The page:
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Remote Sens., Volume 4, Issue 1 (January 2012), Pages 1-326

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Research

Open AccessArticle Retrieving Forest Inventory Variables with Terrestrial Laser Scanning (TLS) in Urban Heterogeneous Forest
Remote Sens. 2012, 4(1), 1-20; doi:10.3390/rs4010001
Received: 8 November 2011 / Revised: 19 December 2011 / Accepted: 21 December 2011 / Published: 23 December 2011
Cited by 49 | PDF Full-text (1397 KB) | HTML Full-text | XML Full-text
Abstract
We present the point cloud slicing (PCS) algorithm, to post process point cloud data (PCD) from terrestrial laser scanning (TLS). We then test this tool for forest inventory application in urban heterogeneous forests. The methodology was based on a voxel data structure derived
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We present the point cloud slicing (PCS) algorithm, to post process point cloud data (PCD) from terrestrial laser scanning (TLS). We then test this tool for forest inventory application in urban heterogeneous forests. The methodology was based on a voxel data structure derived from TLS PCD. We retrieved biophysical tree parameters including diameter at breast height (DBH), tree height, basal area, and volume. Our results showed that TLS-based metrics explained 91.17% (RMSE = 9.1739 cm, p < 0.001) of the variation in DBH at individual tree level. Though the scanner generated a high-density PCD, only 57.27% (RMSE = 0.7543 m, p < 0.001) accuracy was achieved for predicting tree heights in these very heterogeneous stands. Furthermore, we developed a voxel-based TLS volume estimation method. Our results showed that PCD generated from TLS single location scans only captures 18% of the total tree volume due to an occlusion effect; yet there are significant relationships between the TLS data and field measured parameters for DBH and height, giving promise to the utility of a side scanning approach. Using our method, a terrestrial LiDAR-based inventory, also applicable to mobile- or vehicle-based laser scanning (MLS or VLS), was produced for future calibration of Aerial Laser Scanning (ALS) data and urban forest canopy assessments. Full article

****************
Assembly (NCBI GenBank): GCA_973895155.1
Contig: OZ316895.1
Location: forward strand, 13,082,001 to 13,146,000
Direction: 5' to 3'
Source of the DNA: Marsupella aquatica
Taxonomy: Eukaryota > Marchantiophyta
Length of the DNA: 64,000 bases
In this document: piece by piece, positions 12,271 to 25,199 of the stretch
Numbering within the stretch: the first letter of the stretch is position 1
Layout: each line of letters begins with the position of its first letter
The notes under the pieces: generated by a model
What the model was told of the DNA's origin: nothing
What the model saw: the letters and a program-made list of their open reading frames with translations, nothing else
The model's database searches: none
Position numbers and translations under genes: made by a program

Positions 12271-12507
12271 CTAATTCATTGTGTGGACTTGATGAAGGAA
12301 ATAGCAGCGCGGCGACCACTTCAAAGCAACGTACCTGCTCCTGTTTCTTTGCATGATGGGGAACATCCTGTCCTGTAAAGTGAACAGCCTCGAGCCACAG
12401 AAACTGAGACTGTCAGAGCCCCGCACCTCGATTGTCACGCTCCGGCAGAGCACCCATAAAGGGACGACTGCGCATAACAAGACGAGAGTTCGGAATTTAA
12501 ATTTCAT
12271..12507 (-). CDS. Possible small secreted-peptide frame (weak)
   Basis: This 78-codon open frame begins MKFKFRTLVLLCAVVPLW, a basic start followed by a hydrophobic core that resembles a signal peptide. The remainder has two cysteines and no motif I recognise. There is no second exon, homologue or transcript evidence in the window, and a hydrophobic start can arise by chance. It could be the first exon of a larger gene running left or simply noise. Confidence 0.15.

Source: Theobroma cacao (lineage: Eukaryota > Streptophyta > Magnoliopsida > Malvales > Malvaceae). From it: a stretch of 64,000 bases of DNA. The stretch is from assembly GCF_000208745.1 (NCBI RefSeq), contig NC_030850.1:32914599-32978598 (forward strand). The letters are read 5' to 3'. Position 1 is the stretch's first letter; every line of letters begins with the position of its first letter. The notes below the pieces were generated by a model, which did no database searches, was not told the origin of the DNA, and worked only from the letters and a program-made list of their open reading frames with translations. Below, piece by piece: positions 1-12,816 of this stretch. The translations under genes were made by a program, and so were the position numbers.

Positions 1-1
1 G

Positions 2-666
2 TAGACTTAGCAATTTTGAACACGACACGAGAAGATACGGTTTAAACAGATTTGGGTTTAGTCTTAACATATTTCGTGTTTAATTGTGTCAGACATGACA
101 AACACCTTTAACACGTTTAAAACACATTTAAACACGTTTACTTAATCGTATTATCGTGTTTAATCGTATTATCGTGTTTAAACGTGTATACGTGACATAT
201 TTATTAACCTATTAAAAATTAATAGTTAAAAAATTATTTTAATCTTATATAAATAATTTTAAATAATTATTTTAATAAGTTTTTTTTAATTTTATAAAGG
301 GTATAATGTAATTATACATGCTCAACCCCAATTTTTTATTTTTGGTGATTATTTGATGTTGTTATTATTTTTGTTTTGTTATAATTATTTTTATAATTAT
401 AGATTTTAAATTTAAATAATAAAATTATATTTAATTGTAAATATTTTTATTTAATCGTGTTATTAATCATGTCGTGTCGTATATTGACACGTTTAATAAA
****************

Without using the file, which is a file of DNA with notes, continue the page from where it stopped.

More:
Open AccessArticle Understanding and Ameliorating Non-Linear Phase and Amplitude Responses in AMCW Lidar
Remote Sens. 2012, 4(1), 21-42; doi:10.3390/rs4010021
Received: 16 November 2011 / Revised: 9 December 2011 / Accepted: 16 December 2011 / Published: 23 December 2011
Cited by 13 | PDF Full-text (427 KB) | HTML Full-text | XML Full-text
Abstract
Amplitude modulated continuous wave (AMCW) lidar systems commonly suffer from non-linear phase and amplitude responses due to a number of known factors such as aliasing and multipath inteference. In order to produce useful range and intensity information it is necessary to remove these
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Amplitude modulated continuous wave (AMCW) lidar systems commonly suffer from non-linear phase and amplitude responses due to a number of known factors such as aliasing and multipath inteference. In order to produce useful range and intensity information it is necessary to remove these perturbations from the measurements. We review the known causes of non-linearity, namely aliasing, temporal variation in correlation waveform shape and mixed pixels/multipath inteference. We also introduce other sources of non-linearity, including crosstalk, modulation waveform envelope decay and non-circularly symmetric noise statistics, that have been ignored in the literature. An experimental study is conducted to evaluate techniques for mitigation of non-linearity, and it is found that harmonic cancellation provides a significant improvement in phase and amplitude linearity. Full article
(This article belongs to the Special Issue Time-of-Flight Range-Imaging Cameras)
Open AccessArticle Measurement of Surface Displacement and Deformation of Mass Movements Using Least Squares Matching of Repeat High Resolution Satellite and Aerial Images
Remote Sens. 2012, 4(1), 43-67; doi:10.3390/rs4010043
Received: 10 November 2011 / Revised: 19 December 2011 / Accepted: 21 December 2011 / Published: 4 January 2012
Cited by 18 | PDF Full-text (2419 KB) | HTML Full-text | XML Full-text
Abstract
Displacement and deformation are fundamental measures of Earth surface mass movements such as glacier flow, rockglacier creep and rockslides. Ground-based methods of monitoring such mass movements can be costly, time consuming and limited in spatial and temporal coverage. Remote sensing techniques, here matching